3 planting techniques for successful gardening

You want your vegetable garden to grow as well as possible. It isn’t just down to the fertilizer and soil you use. There are planting methods that can help your patch thrive. These tips will help you decide which are best for you.

3 planting techniques for successful gardening

1. Companion planting basics

Although not based on any scientific theory, companion planting works on the basis of certain plants working well when grouped together.

It can be useful to control insects as certain herbs like tansy and thyme emit aromas that are effective in repelling pests.

They also attract harmful insects away from certain vegetables. Other herbs confuse insects with the result of them literally losing heir sting.

Companion planting also works in other ways:

  • Certain taller-growing plants, such as sweet corn, can provide shade and shelter for lower-growing species, such as pumpkins and squash.
  • In return, the large leaves of the pumpkin provide shade for the partially exposed roots of the corn.
  • Root crops and leaf crops place different demands on the soil, and when planted closely together will not compete for nutrients.
  • Legumes help to fix nitrogen in the soil and make it available for nearby plants. This is why onions, which dislike high soil nitrogen levels, are best planted well away from nitrogen-fixing peas or beans.

2. Easy succession planting

If you’re an experienced gardener, you’ll know that there such a thing as overproducing. If your garden is designed to produce regular crops you might find you sometimes have a glut.

You can store some crops for long periods by freezing or preserving, but many vegetables grown in backyard gardens are best if you eat them fresh.

The method is particularly useful for leaf crops such as lettuce and cabbage, which do not store well.

What do you do to avoid over production? Succession planting provides a common-sense way to provide a steady supply of basic vegetables, rather than an overabundance that will either run to seed or rot on the vine.

  • Plant out small numbers of seeds or seedlings at planned intervals, so that the mature vegetables can be harvested successively rather than all at once.
  • In the garden layout, make space for successive sowings:for each row allow, for example, six lettuce and six cabbages.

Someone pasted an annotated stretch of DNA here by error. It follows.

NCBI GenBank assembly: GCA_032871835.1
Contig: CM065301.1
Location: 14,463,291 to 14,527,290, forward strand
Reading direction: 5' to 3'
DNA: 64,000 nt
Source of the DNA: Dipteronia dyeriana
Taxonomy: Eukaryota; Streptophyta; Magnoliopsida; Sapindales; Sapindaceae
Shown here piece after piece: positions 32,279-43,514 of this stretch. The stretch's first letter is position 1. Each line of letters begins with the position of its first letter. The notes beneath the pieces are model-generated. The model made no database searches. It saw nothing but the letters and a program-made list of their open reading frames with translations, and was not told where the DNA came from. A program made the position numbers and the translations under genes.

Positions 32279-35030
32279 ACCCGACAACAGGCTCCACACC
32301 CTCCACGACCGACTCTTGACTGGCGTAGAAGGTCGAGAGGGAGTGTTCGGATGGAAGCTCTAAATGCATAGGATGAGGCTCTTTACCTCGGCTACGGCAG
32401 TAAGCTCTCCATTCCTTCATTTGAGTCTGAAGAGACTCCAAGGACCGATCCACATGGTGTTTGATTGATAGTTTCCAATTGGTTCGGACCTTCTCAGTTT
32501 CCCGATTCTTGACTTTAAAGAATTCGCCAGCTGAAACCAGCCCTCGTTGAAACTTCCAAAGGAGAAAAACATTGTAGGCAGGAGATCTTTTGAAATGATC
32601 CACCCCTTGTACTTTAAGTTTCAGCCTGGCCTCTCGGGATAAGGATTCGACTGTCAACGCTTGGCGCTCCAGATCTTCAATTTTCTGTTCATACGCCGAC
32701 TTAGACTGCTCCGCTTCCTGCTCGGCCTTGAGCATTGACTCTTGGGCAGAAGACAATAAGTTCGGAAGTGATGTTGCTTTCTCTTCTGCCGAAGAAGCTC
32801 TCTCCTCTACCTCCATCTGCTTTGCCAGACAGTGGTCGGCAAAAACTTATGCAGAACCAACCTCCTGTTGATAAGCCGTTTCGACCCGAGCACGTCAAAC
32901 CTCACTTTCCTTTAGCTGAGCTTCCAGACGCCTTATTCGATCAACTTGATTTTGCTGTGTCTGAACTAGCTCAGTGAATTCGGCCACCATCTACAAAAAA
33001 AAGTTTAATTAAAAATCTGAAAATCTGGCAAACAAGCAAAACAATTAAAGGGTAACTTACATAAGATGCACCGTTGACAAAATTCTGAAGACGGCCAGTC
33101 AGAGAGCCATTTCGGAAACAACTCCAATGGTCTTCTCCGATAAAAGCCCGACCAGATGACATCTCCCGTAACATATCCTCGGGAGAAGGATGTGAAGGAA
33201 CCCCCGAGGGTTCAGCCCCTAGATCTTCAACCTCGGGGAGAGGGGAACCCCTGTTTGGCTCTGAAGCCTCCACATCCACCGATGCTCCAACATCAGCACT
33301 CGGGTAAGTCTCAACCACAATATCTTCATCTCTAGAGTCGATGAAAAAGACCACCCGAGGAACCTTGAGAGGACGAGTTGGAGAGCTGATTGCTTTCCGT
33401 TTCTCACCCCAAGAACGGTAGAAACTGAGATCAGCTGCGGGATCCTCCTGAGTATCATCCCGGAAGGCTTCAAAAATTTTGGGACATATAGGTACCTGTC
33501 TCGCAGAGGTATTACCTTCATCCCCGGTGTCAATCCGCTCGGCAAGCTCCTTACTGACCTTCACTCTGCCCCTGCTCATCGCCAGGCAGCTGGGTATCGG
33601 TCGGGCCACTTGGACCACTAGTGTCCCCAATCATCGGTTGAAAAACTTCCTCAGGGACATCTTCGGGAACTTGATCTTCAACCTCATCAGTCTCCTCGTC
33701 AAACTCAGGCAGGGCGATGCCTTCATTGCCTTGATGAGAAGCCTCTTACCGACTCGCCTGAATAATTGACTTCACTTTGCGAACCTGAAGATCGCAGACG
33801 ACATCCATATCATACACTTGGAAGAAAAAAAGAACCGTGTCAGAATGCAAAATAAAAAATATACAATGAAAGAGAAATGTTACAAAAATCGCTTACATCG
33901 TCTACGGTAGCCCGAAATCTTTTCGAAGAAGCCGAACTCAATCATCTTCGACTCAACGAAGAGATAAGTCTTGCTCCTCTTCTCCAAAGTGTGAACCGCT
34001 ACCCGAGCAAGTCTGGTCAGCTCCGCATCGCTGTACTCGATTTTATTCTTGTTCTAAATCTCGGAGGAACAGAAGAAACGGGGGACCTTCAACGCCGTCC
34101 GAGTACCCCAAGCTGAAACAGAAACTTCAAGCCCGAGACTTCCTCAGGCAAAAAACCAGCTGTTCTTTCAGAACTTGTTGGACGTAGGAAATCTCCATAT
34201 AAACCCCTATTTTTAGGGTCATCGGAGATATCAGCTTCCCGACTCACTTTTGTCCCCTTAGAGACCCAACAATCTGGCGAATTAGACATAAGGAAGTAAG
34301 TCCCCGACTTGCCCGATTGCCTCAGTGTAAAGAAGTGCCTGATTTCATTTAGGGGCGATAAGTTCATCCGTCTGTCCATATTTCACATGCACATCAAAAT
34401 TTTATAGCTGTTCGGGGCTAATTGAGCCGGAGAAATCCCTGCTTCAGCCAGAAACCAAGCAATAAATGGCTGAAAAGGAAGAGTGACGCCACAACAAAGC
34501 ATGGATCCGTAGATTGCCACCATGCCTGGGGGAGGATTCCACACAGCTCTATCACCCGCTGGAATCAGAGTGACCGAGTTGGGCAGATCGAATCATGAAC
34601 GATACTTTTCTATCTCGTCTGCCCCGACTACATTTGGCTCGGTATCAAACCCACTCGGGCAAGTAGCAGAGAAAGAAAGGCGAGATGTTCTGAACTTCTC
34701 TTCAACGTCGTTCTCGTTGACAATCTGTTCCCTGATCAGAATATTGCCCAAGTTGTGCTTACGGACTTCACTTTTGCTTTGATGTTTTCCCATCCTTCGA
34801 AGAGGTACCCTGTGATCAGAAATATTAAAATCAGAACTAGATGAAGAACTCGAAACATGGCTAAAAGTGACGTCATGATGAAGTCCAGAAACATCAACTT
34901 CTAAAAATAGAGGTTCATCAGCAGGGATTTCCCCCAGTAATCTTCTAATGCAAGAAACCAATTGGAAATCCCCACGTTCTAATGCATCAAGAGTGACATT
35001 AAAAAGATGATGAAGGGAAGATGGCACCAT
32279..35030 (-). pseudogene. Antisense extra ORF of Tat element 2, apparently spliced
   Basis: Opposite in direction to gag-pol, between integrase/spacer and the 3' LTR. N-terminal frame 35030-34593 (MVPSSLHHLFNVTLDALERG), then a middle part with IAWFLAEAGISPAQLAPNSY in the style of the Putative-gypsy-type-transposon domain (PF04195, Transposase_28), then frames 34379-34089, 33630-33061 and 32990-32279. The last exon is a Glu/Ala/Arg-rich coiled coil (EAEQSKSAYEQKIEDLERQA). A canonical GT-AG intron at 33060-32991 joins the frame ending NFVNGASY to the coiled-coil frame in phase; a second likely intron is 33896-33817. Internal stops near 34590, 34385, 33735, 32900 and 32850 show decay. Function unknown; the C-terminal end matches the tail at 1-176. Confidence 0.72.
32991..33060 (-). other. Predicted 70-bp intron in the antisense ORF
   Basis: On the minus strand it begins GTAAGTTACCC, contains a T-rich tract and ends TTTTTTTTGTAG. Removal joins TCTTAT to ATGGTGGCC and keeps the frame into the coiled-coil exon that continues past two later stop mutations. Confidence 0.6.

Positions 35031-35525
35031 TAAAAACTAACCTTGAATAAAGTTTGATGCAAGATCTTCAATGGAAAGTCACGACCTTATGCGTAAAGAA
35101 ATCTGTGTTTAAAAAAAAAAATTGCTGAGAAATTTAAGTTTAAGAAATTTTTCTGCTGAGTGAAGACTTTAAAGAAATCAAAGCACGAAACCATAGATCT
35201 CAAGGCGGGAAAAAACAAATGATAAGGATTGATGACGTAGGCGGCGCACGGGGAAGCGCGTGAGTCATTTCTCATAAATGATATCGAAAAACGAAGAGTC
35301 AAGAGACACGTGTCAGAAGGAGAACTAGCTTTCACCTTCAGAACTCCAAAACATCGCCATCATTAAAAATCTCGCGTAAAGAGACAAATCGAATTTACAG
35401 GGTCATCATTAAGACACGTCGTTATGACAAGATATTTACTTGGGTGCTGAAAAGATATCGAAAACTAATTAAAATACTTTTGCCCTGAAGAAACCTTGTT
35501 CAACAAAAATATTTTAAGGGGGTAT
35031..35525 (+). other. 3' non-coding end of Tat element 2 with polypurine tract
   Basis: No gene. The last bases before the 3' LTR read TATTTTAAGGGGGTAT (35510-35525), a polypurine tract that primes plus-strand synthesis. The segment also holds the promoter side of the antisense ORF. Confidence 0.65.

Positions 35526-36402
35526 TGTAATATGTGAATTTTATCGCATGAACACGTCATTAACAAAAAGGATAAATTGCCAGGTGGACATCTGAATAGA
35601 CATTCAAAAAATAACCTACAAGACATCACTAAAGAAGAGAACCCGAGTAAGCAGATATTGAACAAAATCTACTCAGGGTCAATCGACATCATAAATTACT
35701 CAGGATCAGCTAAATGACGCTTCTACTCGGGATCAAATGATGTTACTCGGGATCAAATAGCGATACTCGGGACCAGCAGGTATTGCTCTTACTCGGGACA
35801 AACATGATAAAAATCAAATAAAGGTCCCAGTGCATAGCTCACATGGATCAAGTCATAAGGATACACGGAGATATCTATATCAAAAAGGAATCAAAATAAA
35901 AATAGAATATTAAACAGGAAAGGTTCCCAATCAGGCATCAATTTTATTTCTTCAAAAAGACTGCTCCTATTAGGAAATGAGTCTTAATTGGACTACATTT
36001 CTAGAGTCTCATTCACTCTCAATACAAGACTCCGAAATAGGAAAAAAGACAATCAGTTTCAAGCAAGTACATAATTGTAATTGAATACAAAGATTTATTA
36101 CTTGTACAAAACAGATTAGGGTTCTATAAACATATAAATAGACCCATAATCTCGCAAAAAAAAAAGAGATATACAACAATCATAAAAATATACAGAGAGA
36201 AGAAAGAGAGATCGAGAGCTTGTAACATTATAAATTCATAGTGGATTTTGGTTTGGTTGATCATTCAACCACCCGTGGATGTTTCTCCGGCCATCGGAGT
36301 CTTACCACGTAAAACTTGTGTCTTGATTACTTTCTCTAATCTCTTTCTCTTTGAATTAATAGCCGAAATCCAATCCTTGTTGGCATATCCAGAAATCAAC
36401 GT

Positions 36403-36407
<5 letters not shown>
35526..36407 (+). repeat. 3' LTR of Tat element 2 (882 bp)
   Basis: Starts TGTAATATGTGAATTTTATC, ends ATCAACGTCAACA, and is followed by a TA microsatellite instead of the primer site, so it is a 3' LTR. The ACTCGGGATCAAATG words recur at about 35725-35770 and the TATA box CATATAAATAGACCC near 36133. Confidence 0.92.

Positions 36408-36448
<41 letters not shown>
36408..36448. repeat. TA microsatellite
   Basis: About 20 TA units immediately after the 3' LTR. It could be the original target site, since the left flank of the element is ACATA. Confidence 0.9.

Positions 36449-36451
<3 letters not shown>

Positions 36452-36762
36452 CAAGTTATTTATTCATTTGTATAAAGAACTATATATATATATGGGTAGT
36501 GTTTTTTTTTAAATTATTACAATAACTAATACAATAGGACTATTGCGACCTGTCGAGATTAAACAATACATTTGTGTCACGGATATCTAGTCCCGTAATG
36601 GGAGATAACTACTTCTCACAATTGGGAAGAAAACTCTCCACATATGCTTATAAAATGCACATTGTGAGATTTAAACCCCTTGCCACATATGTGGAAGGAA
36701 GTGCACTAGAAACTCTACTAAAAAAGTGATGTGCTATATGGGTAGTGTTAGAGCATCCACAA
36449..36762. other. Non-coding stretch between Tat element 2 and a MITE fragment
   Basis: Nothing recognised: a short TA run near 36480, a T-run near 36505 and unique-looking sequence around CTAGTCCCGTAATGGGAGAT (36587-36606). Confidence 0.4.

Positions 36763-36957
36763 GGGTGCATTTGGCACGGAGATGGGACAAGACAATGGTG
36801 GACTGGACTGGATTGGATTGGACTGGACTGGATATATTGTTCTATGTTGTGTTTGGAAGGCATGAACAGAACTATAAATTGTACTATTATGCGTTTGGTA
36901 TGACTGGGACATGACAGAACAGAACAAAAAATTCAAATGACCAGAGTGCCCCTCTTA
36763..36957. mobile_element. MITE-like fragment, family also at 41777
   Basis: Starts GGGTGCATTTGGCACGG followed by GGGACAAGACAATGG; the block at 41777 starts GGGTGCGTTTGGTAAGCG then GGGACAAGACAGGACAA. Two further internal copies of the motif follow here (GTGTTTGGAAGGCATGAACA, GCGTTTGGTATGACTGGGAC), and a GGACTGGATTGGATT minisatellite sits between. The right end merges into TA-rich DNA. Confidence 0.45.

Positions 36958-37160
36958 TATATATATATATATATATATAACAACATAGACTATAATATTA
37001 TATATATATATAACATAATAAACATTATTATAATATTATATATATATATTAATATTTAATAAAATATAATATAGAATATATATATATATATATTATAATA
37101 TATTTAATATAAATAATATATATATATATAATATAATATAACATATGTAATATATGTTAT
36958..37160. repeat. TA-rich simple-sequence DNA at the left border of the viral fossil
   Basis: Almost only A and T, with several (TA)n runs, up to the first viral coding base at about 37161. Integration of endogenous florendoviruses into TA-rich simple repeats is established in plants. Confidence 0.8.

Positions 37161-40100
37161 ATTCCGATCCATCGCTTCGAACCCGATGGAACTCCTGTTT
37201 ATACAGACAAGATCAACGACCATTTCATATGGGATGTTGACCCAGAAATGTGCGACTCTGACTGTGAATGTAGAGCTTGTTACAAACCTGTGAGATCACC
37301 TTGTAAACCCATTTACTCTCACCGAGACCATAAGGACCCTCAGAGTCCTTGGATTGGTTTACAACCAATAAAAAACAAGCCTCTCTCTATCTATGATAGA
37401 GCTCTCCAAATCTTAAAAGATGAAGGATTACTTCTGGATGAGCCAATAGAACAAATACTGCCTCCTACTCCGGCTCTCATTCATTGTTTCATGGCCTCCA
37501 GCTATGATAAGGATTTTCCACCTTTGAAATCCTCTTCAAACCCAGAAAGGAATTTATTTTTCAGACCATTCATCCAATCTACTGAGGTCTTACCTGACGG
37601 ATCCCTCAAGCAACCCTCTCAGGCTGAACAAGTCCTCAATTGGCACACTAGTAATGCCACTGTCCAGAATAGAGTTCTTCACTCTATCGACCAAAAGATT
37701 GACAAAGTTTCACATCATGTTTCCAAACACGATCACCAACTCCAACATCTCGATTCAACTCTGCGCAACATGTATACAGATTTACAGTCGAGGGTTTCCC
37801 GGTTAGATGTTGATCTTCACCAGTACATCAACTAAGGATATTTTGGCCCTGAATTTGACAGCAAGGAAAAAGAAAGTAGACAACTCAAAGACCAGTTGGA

• Sow rows at two-week intervals. The same can be done with Swiss chard, carrots, tomatoes and zucchini.

3. Interplanting made easy

This is a great method for essentially getting the maximum crop from the minimum space.

In garden beds built up with plenty of well-rotted organic matter, you can grow plants plants much closer together than if they were in soils with low fertility.

In short, interplanting means high-density planting by filling gaps and spaces between rows of larger vegetables with smaller, usually faster-growing vegetables.

These tips will help:

  • Choosing the right accompanying plant to fill these gaps or spaces will help avoid any brake on the development of the main crop.
  • Plants such as radishes are a small enough to be planted in rows between most vegetables without causing a problem.
  • Carrots, onions and parsley are ideal for planting in the spaces between tomato bushes, and are suitable companion plants.
  • Herbs such as thyme and marjoram can be interplanted in any position in the vegetable garden, where they will help other plants to thrive.
  • With interplanting the main aim is to maximize use of the available ground space without causing a situation where plants are competing with each other for sun, moisture or nutrients

Easy planting techniques

There are means and ways of getting the best out of your garden if you give some thought to planting for optimum yields. One or a combination of these 3 types of planting methods will help you grow healthy vegetables at just the right quantities for you and your family.

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